For five years now I have been making do with a 31” or so length of a 5” x 5”. We call it here in the Philippines as “YAKAL”. Very sturdy wood. Commonly used as house posts. Resistant to rot and termites wont even touch it. I found it lying around in my mother’s yard. Added the legs and the vice. A real workhorse ever since. I have used it to build everything around the house and more. My wife even uses it as a pedestal for her laundy buckets and pails.
It is very functional but the limitations are obvious. I gotta build something better…..
From a piece of 2” X 4” X 8’, I cut
1.) 25 1/2” lengths – 4 pieces for the leg uprights
2.) 14” lengths – 2 pieces for the top crosspieces
3.) 21” lengths – 2 pieces for the bottom crosspieces
I used my router to true up the edges riding the only straight edge I have around, a carpenter’s square. After routing one edge of the these eight pieces, I used the router’s edge guide to true up the opposing edges. Final width came to 3 1/2”.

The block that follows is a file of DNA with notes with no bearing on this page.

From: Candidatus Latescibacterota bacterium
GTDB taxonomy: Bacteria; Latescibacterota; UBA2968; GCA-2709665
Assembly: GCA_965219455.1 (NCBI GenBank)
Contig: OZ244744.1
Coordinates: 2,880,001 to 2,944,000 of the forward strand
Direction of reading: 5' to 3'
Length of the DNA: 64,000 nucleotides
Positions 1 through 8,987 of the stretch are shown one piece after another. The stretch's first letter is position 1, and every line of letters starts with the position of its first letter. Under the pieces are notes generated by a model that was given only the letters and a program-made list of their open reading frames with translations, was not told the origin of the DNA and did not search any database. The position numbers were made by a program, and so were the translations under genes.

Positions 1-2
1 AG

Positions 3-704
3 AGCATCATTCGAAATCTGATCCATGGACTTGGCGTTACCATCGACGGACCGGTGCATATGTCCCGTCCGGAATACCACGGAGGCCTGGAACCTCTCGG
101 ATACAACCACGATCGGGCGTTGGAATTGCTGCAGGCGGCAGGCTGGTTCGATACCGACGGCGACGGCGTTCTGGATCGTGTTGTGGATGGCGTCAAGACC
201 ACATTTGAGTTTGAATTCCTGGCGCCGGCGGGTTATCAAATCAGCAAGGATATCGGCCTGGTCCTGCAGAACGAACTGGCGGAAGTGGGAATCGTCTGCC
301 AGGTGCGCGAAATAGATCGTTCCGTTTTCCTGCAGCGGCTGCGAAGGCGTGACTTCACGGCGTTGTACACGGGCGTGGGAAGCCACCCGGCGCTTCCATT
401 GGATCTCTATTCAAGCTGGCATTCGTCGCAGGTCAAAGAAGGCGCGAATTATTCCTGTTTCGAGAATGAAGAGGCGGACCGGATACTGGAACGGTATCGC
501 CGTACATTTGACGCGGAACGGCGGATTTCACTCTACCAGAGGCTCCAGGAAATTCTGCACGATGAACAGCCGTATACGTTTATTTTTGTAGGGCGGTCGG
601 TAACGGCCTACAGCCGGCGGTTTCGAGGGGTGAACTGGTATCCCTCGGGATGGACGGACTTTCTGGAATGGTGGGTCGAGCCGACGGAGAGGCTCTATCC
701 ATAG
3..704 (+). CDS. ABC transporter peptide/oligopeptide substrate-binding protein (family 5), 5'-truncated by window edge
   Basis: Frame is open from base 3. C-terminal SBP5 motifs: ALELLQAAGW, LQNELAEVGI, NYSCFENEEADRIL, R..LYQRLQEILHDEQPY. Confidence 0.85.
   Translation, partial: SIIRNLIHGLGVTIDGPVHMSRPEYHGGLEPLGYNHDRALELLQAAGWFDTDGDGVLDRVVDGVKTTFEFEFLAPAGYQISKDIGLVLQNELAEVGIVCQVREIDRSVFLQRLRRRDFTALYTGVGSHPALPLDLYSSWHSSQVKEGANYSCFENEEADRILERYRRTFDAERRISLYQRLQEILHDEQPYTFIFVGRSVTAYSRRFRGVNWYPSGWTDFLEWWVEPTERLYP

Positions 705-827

After truing up the edges, I laid out the lines for the mortises. If I remember right, the mortise is about 2 1/2” X 3/4” wide X 1 1/2” deep.
I chewed most of the waste out with my US$100 drill press and a 1/2” bit….
Cleaned the jaggedness with a chisel…..
This is how it looked like after I am done with the chiseling…..
Then routed the mortise to final dimension. Eight in all. To speed up the process a little, I drilled all eight mortises first, then the chiseling, then the routing and the final step was to square up the mortises with a chisel. I did it in a three step process so as not to tax my router. It is fast becoming my favorite tool. Sorry folks, I forgot to take a picture of the finished mortises. I
I would have fabricated a jig to do the mortises. I just can’t find the right material. The router’s edge guide served the purpose. I just Flipped the workpiece to work the other side. It was tedious work and I had to be very careful so as not to allow the router to dig into the workpiece the wrong way.
Then, I also used my router to make the tenons. I again forgot to take a picture how I did it. I clamped a speedsquare on the workpiece aligned the tip of the router bit on the lay-out line and plunged away.
One of the legs assembled. Not bad eh?
More to come….
-- "Real jocks do it on a bench"